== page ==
When my husband and I were in the middle of our IVF cycle and obsessing over shots, ultrasounds, invasive procedures and Googling every “early pregnancy symptom” ever documented, the last thing on our minds was having too many quality embryos.
Good embryos can be frozen, and transferring a frozen embryo is substantially less expensive, so each little embryo was another chance at finally becoming parents. Not having enough to transfer or freeze is every couple’s greatest fear, but having too many never crossed our mind. And we got lucky. One round of IVF, two embryos transferred, two perfect, healthy children. After the heartache and financial strain of infertility, we happily found ourselves on the other side. Our family was complete.
That’s when we finally had to stop and think about what would happen to the remaining three embryos that had been frozen. If money was no object, we might have considered having more kids, but we know that financially, two kids is what we can handle. We had three options: have the embryos destroyed, donate them to research or donate them to another couple struggling with infertility.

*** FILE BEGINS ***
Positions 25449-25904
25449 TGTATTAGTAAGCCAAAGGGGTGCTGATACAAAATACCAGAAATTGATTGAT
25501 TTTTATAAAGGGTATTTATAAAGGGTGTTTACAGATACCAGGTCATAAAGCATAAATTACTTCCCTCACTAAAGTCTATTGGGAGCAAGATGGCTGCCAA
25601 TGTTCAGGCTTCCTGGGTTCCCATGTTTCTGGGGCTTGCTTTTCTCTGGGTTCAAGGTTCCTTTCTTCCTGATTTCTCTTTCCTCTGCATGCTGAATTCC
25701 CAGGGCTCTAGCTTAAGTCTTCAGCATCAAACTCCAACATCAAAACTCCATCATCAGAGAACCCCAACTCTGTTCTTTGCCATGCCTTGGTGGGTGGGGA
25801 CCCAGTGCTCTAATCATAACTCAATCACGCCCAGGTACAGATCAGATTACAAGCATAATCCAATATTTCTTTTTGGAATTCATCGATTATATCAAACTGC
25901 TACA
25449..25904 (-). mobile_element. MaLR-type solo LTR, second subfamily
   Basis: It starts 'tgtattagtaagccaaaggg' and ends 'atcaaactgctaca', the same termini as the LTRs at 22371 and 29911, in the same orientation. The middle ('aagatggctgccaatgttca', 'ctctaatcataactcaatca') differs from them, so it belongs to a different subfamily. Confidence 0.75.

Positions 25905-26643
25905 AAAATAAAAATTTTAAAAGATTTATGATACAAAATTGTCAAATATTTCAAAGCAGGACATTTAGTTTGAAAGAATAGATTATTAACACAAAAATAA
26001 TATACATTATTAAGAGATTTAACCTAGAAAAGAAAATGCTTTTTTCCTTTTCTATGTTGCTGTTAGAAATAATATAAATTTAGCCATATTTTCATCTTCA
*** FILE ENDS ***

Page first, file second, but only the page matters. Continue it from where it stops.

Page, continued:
For my husband, the decision was easy and obvious: We’d donate them to another couple. For me, it was a little harder. It such a strange situation, thinking about our biological children potentially out there in the world, walking around looking like us, but belonging to someone else? Would I be able to handle the idea of having “my” child be raised by another family — without ever knowing a single thing about them?
But the more I thought about it, I began to realize that these wouldn’t be my children. They would have my DNA, but I won’t be the one who can’t stop staring at them the day they are born. I won’t be the one struggling to breastfeed them, or staying up with them all night when they are teething, or saving for their college education. While they might look like my husband and I, they will belong to their own parents.
Read full, original article: Donating Embryos, Not ‘Giving Up Babies’